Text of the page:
If there are any breeders there who are interested in further contact with me about this please pass along my contact information below.


    Best wishes,

    Bill the Bulb Baron (William R.P. Welch)


    William R.P. Welch, 1031 Cayuga Street, Apt B, Santa Cruz, CA 95062, USA (831) 236-8397

  10. David Adams, New Zealand
    July 15, 2017 at 2:47 am

    Two things prompted by your note in Daffnet. Yes I did read your article in the journal.
    Last night I gave a lecture on the topic ‘ The Story of Bulbs’ using literature, drama and Art as part of it. Several of my illustrations were from your property and Keukenhof. A number of people spoke after, remembering your lecture in Christchurch. Others visited this year.

    All is well here and a wettish winter is helping our flowers to develop well.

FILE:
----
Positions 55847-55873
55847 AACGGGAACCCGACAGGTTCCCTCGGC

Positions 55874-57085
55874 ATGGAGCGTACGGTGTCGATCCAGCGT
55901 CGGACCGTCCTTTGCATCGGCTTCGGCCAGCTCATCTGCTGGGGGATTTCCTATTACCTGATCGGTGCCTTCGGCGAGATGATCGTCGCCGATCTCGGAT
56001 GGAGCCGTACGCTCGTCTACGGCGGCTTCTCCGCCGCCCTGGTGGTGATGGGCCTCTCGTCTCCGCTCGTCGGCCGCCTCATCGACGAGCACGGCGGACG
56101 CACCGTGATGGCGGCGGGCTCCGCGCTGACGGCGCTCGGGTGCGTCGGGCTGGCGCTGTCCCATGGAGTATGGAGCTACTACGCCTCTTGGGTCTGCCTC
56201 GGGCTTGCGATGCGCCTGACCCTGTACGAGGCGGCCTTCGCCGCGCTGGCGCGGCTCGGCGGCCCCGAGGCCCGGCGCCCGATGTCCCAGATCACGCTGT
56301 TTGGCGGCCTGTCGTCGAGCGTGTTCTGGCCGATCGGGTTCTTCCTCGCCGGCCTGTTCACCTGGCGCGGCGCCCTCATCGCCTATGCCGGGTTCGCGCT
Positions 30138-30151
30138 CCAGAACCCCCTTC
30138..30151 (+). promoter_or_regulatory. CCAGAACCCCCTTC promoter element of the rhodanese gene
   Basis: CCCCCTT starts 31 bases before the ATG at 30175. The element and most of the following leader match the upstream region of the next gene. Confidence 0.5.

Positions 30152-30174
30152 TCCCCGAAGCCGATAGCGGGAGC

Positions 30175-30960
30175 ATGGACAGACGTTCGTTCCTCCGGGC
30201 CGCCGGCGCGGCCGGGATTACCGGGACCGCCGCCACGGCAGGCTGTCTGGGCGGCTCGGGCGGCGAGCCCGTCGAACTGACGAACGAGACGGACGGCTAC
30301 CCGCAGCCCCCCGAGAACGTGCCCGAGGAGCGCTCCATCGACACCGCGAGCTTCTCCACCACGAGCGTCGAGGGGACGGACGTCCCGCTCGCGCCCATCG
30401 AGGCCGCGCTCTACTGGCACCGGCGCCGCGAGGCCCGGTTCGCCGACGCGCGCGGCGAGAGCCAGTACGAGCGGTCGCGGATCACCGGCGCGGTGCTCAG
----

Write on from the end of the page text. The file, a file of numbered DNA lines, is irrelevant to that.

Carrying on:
11. Suzy Wert, Indiana
    July 15, 2017 at 3:03 am

    I looked into the crab claw method last year, thinking I might add it to the ADS fall show schedule. After looking at demonstrations, in Chinese, on You Tube, I offered it to IDS as a little workshop, but nobody was very interested.
    If you google “you tube crab claw sacred lily” you’ll see tons and tons of demonstrations.
    I understand the real ones used for good luck in China are usually purchased pre-carved by professional bulb carvers. They are considered good luck if you can get them to bloom on New Years Day.

  12. Jolene Laughlin, Louisiana
    July 15, 2017 at 8:50 am


    Fred Silcock saw these and thought it would make a neat article for the Journal. He ordered a copy of a “how to” book for me. It’s step by step from prepping the bulbs to choosing the container to grow them in, but I have very little confidence in my ability to do this successfully. I would be happy to mail the book to you for you to try the experiment – in exchange for an article documenting your experience of course 🙂

    Let me know!

    Sent from my iPhone